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The SAIT residence tower in all its spacious glory.
the Gauntlet

SAIT helps with U of C student housing crunch

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A lucky few University of Calgary students will be getting twice the campus experience they signed up for.

After several days of media attention surrounding the lack of landlords posting on the Students' Union off-campus housing website, the Southern Alberta Institute of Technology Polytechnic had a solution. The communications office told Students' Association president David Jones to offer 73 spaces still available in SAIT's new residence tower to U of C students.

Last year there were 550 online housing listings, almost twice the current 321 listings. Two weeks ago, before a Calgary Herald article brought attention to the shortage, only 220 rooms were available.

SU president Dalmy Baez was concerned with the low numbers and lack of options for students returning this fall.

"SAIT contacted us and said, 'Hey, our registration is all finished up. We know that we're not going to have anymore SAIT students registered for our residences so we're offering it to U of C students,'" explained Baez. "What we did is put it up on our website, listing it as off-campus housing."

U of C director of residence, food and conference services Joel Lynn explained that residence services notified the 485 students still on the waiting list about the offer, but they did not get priority.

The U of C is taking steps to increase residence spaces for students.

"The [Dr. Fok Yink Tung] International House will have bed spaces for another 125 students and the university is in the middle of another feasibility study for a residence hall to follow this one," said Lynn. "We're still trying to determine the maximum number of beds for a facility that is still affordable for the university and for students."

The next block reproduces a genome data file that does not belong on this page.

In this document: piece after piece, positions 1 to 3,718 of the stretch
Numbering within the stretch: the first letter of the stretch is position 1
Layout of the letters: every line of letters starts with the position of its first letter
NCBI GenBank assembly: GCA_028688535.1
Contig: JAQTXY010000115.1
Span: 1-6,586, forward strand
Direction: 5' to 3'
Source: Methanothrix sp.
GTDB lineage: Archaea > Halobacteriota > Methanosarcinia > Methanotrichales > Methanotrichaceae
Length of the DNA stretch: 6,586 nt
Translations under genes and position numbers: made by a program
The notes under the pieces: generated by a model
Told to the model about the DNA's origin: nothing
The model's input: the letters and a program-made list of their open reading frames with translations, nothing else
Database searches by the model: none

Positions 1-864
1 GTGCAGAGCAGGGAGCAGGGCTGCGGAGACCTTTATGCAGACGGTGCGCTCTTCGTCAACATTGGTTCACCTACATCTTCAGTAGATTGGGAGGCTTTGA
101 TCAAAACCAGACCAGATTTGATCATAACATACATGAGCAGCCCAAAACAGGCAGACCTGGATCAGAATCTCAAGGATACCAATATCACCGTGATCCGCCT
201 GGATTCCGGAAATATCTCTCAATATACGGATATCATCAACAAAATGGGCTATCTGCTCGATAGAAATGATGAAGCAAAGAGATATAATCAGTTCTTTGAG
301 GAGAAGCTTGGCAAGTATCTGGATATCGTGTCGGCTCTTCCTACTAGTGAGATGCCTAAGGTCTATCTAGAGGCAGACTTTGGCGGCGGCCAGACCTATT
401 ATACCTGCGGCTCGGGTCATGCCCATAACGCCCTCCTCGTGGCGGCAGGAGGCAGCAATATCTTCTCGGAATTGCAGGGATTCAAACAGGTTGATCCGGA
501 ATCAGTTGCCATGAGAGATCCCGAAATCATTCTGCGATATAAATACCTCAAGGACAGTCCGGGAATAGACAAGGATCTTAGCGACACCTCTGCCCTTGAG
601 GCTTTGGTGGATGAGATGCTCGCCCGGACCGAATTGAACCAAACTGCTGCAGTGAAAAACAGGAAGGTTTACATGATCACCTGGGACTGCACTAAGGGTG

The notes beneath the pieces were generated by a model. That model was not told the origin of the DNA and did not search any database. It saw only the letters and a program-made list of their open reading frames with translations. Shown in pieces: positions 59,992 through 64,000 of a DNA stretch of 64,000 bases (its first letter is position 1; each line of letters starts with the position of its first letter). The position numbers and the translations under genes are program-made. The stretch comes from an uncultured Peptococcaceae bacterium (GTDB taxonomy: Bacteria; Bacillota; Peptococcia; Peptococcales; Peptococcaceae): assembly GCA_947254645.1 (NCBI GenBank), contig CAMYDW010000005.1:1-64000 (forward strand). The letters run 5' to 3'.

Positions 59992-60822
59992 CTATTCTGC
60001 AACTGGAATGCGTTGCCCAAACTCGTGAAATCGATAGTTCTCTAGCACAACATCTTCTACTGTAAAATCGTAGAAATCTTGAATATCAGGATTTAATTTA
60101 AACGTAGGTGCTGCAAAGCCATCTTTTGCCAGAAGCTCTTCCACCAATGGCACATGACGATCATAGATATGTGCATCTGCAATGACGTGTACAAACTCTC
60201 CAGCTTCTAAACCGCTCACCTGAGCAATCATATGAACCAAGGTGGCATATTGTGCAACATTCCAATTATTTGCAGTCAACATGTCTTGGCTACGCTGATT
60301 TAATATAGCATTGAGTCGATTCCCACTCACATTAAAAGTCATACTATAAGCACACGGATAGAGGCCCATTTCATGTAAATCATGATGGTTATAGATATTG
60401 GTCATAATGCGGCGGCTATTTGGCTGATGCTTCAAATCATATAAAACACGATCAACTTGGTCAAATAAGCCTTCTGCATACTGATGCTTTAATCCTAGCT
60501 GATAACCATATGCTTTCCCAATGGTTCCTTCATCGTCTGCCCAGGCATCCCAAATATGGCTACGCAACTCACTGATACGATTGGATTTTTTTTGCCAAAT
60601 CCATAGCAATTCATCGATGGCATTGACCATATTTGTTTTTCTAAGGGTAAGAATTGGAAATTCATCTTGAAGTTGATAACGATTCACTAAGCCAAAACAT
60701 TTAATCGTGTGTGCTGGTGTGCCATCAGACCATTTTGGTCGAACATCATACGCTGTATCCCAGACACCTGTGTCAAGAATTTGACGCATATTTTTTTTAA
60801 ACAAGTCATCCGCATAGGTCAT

He added the International House will be completed next fall, a year after its original deadline.

Just under 10 per cent of SAIT students live in the 1,200 residence spaces, up from 420 spots two years ago. Jones said the increase in spaces was necessary even if not enough SAIT students were interested to fill them. Alberta College of Art and Design students will also be living in the building.

"With rent prices going down and the availability of rooms and rooms for board increasing in the surrounding community, it can be more affordable not to live in residence," he said.

Jones ensured that U of C students would be paying the same rates, which range from $2,500 to $3,596 for an eight month term.

"We treat everybody as a student," he said. "Since we were offering the rooms, I don't think we'd jack up the rates just because they were from the university."

The SU is advocating for more on-campus housing, but Baez said their current objective is to find housing for stranded students this year.

"It's kind of cool that we've got other schools helping us out, but in the end, I think it certainly points out the need for more residence spaces on our campus," said Baez. "It's kind of ironic because we are working on the Inter-Institutional Study and right now, it's going to be a test to see how students are living at other institutions."

The SU and provincial government have each put $50,000 forward to fund an Inter-Institutional residence study. The request for proposal has been reviewed by lawyers and now a list of questions regarding the size, architecture and target audience of the building is being put together for further consultation. They are hoping to have the proposal ready for architecture firms to start assessments Thursday.

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